- Christmas was historically associated with ghost stories, thanks in part to Charles Dickens and his famous story “A Christmas Carol.”
- “A Christmas Underground” from Hellboy Christmas Special #1 by Mike Mignola is a great comic book story that incorporates the Christmas ghost story tradition.
- Hellboy’s calm and detached nature adds a certain coolness to the story, making it a great read for fans of horror comics.
It’s our yearly Comics Should Be Good Advent Calendar! This year, the theme is the Greatest Christmas Comic Book Stories Ever Told! I had you all vote for your all-time favorite comic book Christmas stories and I collected all the votes, and now I am counting down the results! Each day will spotlight the next story on the list as we count down from #24 all the way to #1!
Every day until Christmas Eve, you can click on the current day’s Advent Calendar post, and it will show the Advent Calendar with the door for that given day opened, and you can see what the “treat” for that day will be! You can click here to see the previous Advent Calendar entries.
The drawing for this year’s Advent Calendar, of Superman, Batman, Spider-Man and Wolverine celebrating Christmas together is by Nick Perks.
And now, we open the eighth door on the calendar…
as we continue the countdown with #18 on the list, 1997’s “A Christmas Underground” from Hellboy Christmas Special #1 by Mike Mignola.
We continue our countdown of your picks for the greatest Christmas comic stories with Garth Ennis and John McCrea’s twisted “Santa Contract”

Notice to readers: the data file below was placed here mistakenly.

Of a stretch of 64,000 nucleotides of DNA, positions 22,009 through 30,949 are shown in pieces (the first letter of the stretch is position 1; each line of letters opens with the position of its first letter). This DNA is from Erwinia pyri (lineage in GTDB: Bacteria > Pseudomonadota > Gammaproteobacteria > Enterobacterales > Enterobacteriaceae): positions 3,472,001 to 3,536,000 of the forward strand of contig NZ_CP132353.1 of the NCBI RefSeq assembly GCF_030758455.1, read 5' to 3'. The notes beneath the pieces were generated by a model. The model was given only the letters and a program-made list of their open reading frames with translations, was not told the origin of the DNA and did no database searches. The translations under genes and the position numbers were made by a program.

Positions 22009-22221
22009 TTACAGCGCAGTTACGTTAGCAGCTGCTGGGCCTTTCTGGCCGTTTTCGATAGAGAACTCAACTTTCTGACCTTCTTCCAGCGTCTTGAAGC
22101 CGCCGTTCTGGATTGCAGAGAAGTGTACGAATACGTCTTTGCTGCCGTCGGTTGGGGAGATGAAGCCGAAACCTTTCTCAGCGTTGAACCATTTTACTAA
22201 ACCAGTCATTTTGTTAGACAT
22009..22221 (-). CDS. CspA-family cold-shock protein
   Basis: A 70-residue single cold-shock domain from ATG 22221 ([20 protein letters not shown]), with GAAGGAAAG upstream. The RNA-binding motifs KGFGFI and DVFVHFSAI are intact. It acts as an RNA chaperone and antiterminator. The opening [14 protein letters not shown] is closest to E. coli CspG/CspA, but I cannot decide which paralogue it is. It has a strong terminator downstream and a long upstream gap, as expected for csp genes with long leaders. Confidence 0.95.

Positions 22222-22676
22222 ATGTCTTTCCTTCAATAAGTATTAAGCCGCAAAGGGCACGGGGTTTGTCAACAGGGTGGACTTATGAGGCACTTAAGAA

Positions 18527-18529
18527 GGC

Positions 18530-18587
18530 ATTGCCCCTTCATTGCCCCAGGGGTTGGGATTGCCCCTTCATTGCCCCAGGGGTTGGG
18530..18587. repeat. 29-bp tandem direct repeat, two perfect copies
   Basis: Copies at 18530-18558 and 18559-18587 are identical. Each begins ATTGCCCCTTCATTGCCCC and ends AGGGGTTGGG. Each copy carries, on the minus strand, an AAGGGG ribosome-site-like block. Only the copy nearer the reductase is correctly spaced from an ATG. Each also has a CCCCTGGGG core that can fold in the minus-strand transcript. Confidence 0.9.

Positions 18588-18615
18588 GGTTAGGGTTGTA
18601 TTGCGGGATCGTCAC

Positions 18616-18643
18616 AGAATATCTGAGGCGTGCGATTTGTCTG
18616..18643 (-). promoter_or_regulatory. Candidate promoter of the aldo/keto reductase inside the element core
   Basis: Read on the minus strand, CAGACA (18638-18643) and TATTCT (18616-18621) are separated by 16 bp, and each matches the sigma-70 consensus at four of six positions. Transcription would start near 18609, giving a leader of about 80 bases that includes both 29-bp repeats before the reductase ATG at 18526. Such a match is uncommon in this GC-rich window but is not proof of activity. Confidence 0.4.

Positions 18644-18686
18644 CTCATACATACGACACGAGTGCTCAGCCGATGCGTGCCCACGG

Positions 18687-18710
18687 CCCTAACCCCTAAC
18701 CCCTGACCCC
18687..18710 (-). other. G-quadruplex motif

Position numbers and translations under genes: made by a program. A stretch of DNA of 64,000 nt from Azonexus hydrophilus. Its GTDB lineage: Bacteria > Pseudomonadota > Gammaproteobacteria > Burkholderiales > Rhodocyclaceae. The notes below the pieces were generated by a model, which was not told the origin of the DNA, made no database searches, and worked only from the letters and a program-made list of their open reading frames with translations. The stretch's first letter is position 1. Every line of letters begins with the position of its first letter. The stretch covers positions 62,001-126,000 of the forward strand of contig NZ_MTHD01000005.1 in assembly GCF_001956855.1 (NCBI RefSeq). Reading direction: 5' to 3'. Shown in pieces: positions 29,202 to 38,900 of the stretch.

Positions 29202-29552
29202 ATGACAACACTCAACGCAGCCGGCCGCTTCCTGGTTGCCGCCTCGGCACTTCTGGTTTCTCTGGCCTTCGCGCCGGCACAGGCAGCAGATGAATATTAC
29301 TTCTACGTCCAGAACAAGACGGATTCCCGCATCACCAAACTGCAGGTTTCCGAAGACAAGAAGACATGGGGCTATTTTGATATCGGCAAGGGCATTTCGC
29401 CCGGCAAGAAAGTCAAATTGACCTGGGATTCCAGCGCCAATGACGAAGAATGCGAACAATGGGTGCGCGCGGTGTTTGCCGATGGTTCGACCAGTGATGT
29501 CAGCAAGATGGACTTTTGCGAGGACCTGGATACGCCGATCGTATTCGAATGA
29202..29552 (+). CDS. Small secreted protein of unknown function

What is the history of Christmas “scary ghost stories?”
One of the most interesting things about the history of Christmas and Christmas stories is that we’re all now a bit over the idea of Christmas being a time for ghost stories, and yet one of the most famous Christmas stories of all-time not only is a ghost story (A Christmas Carol), but it was actually the story that led to ghost stories becoming SO ubiquituous for Christmas celebrations, as Charles Dickens really pushed for ghost stories at Christmastime in the 19th Century, to the point where (as quoted by Colin Dickey at the Smithsonian Magazine in a piece about why we should bring back ghost stories for Christmas) Jerome K. Jerome wrote in his 1891 collection, Told After Supper, “Whenever five or six English-speaking people meet round a fire on Christmas Eve, they start telling each other ghost stories. Nothing satisfies us on Christmas Eve but to hear each other tell authentic anecdotes about spectres. It is a genial, festive season, and we love to muse upon graves, and dead bodies, and murders, and blood.”
Well, that sure sounds like a Hellboy comic book, right? And sure enough, Mike Mignola is part of this year’s attempt by Dark Horse to bring that tradition back, Four Gathered on Christmas Eve! Which we’ll be soon featuring on CBR’s Dynamic Duos podcast (I’ll edit a link to the podcast here once it goes live).
But back to Hellboy!
Created by Mike Mignola in 1993, and initially released as part of a now long-forgotten line of creator-owned title at Dark Horse called Legends, Hellboy was a young half-human/half-demon who was summoned to Earth in 1944 (interestingly enough, very close to Christmastime) as part of a Nazi plan to win World War II. He was taken in and raised by Professor Trevor Bruttenholm of the Bureau for Paranormal Research and Defense (BPRD). Hellboy was both raised as a Catholic but also to become the world’s greatest paranormal investigator.